Many couples who move in together don’t do it with marriage in mind, a small study of New York City residents suggests.
Nearly all of the people interviewed who lived with a boyfriend or girlfriend said the major impetus was finances, convenience or housing needs. “The common wisdom seems to be that people live together because they’re testing the water before marriage. But we didn’t have a single person in this study who said that was the reason they moved in together,” said Sharon Sassler, author of the study and assistant professor of sociology at Ohio State University. “Couples may have discussed marriage, or thought about it, but that wasn’t the major reason for living together.” Sassler’s study was published in a recent issue of the Journal of Marriage and Family.
For the study, Sassler conducted open-ended interviews with 25 New York City residents between the ages of 20 and 33 who lived with a boyfriend or girlfriend for at least three months. The sample included 19 women and six men, all of whom had at least some college experience. As an exploratory study, the sample size is small, but it offers an initial glimpse into the factors that lead people to move in together. While there have been many large-scale, quantitative studies of couples who lived together, none of them focused on the reasons that prompted the decision to cohabit, Sassler said.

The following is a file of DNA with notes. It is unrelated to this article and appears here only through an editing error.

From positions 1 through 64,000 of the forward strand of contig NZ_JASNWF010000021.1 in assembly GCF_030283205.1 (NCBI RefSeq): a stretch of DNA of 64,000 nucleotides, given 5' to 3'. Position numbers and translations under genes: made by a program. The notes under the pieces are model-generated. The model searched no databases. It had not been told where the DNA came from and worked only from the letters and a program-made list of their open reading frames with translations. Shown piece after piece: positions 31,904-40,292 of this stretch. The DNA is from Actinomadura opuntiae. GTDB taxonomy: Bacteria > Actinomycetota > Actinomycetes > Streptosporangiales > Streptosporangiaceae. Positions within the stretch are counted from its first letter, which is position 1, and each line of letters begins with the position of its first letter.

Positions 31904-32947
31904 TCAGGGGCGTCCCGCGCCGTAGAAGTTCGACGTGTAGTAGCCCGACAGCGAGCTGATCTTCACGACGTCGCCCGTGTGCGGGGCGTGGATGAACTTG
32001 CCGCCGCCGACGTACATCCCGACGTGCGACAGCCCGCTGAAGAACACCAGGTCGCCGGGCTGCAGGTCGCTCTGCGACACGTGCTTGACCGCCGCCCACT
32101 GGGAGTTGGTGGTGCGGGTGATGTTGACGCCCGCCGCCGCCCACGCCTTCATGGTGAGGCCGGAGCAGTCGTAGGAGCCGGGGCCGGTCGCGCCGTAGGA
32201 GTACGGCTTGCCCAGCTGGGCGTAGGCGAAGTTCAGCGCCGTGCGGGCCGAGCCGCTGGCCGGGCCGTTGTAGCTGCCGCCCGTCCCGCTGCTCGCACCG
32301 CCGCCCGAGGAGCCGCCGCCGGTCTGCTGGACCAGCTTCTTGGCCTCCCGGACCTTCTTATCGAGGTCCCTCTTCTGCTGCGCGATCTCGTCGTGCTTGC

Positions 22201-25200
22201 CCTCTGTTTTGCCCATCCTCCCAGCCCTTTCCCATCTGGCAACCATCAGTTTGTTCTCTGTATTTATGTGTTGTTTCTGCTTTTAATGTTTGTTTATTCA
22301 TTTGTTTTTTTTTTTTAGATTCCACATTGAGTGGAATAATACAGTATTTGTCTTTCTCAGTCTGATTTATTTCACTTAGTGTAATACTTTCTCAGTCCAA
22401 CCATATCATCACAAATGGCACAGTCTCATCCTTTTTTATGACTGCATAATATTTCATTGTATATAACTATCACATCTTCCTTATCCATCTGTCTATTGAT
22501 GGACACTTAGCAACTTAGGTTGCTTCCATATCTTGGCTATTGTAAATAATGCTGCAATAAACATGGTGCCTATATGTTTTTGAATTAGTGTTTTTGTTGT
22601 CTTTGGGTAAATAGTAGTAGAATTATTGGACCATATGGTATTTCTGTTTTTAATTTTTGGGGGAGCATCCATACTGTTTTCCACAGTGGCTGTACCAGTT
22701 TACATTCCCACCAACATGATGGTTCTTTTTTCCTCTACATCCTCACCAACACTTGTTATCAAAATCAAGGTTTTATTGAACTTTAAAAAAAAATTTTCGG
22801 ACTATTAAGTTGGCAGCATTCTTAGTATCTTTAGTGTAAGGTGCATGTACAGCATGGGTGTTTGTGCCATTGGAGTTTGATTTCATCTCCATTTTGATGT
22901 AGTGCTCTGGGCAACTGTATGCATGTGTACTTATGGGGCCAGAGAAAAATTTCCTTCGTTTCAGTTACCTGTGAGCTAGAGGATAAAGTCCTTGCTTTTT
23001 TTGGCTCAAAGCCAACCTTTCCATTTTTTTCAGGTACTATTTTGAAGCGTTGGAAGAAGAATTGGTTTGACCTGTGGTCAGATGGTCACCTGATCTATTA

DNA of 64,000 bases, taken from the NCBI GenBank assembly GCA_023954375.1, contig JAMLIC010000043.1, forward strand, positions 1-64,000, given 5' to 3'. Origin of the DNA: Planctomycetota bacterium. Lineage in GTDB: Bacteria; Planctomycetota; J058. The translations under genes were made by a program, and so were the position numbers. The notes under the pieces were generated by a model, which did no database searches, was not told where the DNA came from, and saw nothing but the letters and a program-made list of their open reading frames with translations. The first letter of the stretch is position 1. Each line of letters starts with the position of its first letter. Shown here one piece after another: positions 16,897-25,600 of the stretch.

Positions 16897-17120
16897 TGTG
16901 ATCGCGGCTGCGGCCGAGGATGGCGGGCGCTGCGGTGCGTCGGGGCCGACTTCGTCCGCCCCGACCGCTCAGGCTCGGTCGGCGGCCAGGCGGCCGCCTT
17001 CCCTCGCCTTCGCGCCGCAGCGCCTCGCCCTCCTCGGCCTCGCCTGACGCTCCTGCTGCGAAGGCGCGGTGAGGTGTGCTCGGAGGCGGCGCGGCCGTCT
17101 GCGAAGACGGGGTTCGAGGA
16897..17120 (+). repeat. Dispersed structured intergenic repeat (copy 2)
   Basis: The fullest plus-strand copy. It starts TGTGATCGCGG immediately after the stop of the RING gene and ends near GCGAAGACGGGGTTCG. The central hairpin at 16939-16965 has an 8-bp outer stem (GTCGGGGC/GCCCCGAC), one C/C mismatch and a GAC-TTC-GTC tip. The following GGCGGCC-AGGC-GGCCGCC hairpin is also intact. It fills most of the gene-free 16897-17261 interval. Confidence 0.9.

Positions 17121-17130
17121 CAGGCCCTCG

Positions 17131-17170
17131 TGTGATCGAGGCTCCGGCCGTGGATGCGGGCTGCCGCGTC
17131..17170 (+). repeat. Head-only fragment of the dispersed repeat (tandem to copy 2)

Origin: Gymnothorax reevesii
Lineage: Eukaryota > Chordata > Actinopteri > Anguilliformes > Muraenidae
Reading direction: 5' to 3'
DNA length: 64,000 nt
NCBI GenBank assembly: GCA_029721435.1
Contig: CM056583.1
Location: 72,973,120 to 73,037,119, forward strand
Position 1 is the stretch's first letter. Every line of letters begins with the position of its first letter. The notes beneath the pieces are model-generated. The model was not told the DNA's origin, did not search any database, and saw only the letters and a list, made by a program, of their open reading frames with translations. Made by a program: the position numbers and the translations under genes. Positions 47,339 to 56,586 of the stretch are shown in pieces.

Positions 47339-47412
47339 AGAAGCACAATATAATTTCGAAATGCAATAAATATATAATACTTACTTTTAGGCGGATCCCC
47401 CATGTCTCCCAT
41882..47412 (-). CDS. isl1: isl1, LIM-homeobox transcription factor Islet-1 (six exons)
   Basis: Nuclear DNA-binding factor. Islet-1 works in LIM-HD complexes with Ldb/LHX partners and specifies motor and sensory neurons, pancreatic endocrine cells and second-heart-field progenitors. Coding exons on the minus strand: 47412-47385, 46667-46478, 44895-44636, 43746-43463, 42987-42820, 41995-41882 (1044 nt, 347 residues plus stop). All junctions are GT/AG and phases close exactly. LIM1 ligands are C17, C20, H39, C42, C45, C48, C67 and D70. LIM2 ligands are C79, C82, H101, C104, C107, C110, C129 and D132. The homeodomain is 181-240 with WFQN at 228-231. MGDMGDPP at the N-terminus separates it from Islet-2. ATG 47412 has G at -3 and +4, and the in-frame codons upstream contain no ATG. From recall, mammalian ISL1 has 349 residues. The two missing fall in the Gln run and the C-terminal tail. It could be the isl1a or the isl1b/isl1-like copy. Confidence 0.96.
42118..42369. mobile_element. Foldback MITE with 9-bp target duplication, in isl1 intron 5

Sharon Sassler | EurekAlert!
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Fraunhofer Institute for Organic Electronics, Electron Beam and Plasma Technology FEP, provider of research and development services for OLED lighting solutions, announces the founding of the “OLED Licht Forum” and presents latest OLED design and lighting solutions during light+building, from March 18th – 23rd, 2018 in Frankfurt a.M./Germany, at booth no. F91 in Hall 4.0.
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